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Three Sevenths

And discovering the beauty of decimals...

The other day I innocently asked a primary school teacher when his top set class of ten- and eleven-year-olds might be expected to work out 3/7 (three sevenths) as a decimal.  His answer surprised me: "For that sort of difficult fraction, I would expect them to use a calculator".

I like calculators. They are a vital way to take the drudgery out of big calculations. But three-sevenths does not come into the category of big calculations.

A very crude straw poll of teachers suggests well under 5% (i.e. only the tiniest minority) of Year 6 primary children know the method for working out 3/7 as a decimal.  

OK, many will say, but what harm is there in (a) waiting until secondary school to learn this, and (b) using a calculator.

Here are my three reasons:

  1. If you can work out fractions like 3/7 without a calculator, you have the foundations for an important life skill: the ability to make quick estimates of percentages in your head. (3/7 is about 0.43, a bit more than 40%).
  2. The process of working out 3/7 leads children to discover a pattern, and isn't that a key part of what maths should be about? (The decimal starts 0.428571... and then the pattern 428571 repeats forever.  A calculator display isn't long enough to reveal this.)
  3. Working out 3/7 is NOT DIFFICULT, for a significant portion of primary children at least. In fact, many find it quite a fun exercise.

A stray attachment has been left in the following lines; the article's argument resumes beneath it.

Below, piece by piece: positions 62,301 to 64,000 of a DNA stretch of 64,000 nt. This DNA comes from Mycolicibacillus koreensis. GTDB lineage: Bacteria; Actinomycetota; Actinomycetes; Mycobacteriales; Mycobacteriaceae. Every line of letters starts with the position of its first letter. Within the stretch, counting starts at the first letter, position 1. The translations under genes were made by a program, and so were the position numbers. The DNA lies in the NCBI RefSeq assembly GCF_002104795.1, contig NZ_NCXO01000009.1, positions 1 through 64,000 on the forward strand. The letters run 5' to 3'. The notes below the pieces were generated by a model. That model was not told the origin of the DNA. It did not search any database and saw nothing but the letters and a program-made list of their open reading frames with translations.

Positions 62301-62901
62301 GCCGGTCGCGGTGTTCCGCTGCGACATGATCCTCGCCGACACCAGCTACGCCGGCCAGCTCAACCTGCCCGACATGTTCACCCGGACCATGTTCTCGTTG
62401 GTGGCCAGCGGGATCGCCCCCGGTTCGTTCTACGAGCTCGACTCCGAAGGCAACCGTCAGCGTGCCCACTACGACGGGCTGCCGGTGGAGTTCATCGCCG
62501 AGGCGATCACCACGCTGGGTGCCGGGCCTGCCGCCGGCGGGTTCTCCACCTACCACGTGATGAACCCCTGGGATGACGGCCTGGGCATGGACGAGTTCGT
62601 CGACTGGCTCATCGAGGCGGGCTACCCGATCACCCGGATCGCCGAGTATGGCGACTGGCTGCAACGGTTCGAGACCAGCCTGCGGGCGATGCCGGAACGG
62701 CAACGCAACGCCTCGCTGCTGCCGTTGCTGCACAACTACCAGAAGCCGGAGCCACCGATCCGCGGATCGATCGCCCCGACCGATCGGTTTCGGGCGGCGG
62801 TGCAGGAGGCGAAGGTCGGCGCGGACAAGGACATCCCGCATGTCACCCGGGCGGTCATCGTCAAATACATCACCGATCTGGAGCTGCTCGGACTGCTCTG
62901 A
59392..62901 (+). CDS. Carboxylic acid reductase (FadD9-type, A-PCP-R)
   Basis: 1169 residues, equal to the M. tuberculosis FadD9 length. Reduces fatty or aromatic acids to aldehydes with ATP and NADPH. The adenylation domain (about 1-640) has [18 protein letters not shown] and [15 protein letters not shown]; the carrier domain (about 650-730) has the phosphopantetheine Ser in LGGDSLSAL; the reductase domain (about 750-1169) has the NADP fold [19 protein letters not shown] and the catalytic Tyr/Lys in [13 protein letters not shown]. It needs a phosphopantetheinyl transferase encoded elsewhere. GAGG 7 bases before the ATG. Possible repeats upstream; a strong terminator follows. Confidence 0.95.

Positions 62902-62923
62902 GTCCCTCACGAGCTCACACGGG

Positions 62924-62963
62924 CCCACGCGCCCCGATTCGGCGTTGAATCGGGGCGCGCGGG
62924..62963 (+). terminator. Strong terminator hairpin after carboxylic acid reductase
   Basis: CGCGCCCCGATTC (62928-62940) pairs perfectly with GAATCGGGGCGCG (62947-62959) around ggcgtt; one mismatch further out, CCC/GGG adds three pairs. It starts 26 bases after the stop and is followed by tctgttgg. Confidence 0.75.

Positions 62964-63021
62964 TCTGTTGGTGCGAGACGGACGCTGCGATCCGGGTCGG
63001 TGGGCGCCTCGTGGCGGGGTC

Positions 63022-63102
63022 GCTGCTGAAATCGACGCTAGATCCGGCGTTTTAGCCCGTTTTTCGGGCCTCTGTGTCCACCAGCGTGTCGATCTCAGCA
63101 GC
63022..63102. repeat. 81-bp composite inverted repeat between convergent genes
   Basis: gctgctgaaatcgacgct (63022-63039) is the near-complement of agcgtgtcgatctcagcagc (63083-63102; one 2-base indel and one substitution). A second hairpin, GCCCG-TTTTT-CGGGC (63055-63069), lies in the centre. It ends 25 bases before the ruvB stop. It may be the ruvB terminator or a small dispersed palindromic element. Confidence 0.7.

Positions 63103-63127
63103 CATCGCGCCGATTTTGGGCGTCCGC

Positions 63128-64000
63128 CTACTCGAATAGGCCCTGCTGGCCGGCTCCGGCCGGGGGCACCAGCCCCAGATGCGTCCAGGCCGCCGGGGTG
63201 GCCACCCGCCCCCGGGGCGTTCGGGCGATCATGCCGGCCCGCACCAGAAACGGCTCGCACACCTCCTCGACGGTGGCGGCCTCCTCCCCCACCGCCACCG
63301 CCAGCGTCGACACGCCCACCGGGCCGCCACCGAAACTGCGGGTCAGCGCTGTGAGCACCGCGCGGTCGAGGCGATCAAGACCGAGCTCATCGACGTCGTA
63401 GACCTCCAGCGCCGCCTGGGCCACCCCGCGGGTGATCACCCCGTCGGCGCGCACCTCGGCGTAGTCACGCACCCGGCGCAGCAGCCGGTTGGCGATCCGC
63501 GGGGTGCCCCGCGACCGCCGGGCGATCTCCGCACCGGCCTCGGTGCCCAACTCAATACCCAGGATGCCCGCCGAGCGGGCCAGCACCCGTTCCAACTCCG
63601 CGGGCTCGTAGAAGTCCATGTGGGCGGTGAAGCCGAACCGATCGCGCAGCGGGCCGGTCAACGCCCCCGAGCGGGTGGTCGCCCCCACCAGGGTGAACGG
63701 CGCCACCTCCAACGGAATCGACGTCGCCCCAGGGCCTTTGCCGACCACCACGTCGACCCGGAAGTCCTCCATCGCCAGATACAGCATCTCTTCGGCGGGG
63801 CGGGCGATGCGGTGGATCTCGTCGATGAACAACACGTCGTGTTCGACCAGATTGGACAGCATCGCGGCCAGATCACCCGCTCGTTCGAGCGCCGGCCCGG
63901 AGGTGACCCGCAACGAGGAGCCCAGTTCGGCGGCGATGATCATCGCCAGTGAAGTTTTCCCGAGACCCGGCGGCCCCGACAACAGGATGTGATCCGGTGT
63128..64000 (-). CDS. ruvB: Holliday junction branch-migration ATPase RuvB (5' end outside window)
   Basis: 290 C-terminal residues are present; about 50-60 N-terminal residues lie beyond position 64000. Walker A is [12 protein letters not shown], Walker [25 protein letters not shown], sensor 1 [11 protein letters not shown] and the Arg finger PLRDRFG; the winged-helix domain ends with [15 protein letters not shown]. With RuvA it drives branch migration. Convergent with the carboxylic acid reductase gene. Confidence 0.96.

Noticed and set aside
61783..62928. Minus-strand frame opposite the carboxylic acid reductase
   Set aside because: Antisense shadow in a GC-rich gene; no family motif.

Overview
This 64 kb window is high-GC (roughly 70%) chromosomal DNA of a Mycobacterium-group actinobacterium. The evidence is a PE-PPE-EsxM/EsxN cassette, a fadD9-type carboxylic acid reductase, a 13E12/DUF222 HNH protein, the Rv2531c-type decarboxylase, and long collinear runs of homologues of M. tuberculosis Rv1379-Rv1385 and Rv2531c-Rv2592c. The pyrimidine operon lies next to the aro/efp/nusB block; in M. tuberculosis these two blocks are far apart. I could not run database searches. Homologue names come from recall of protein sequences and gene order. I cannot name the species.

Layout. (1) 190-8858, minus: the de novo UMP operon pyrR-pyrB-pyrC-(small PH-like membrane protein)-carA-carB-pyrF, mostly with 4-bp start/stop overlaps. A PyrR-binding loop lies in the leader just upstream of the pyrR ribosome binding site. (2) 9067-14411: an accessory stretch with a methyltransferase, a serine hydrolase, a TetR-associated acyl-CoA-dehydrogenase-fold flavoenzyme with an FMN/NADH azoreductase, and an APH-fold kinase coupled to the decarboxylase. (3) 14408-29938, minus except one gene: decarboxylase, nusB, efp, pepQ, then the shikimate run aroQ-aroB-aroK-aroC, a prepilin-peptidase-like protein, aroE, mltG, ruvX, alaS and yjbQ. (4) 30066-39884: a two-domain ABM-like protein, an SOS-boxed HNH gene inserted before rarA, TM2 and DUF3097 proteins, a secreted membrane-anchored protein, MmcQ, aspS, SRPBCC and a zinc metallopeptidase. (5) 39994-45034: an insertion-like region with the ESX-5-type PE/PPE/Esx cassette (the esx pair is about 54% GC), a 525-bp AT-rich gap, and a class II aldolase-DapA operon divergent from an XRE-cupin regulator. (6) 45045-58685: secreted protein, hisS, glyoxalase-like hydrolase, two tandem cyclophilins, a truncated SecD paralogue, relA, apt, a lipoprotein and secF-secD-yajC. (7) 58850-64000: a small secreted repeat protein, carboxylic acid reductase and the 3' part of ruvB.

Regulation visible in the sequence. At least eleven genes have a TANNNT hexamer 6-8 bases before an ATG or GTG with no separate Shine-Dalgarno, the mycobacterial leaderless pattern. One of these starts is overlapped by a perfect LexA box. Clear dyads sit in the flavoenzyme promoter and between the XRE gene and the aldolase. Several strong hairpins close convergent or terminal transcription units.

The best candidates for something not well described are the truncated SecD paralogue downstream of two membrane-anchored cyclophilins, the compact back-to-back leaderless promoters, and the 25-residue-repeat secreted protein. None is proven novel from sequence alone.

I'm not saying every child should be expected to be able to work out 3/7 as a decimal.  Many children never really grasp the idea, however much they practise it and however old they are.  But by the age of nine or ten, many children are more than capable of grasping the method very quickly, and those children are missing out if they don't at least get exposed to it in primary school, so they have a chance to add it to their toolbox of handy numerical methods. 


Here's how I do it, using short division (maybe you do it differently):

                 0 . 4 2 8 5 7 1 4.... 

            7 ) 3 . 0206040501030...

The script that runs through my head goes: "7 into 30 goes 4 times (write 4 above), remainder 2, carry  that 2 across,  then 7 into 20 goes  2 times (write 2 above) carry 6, then  7 into 60 goes 8 times (write 8 above)...." and keep going.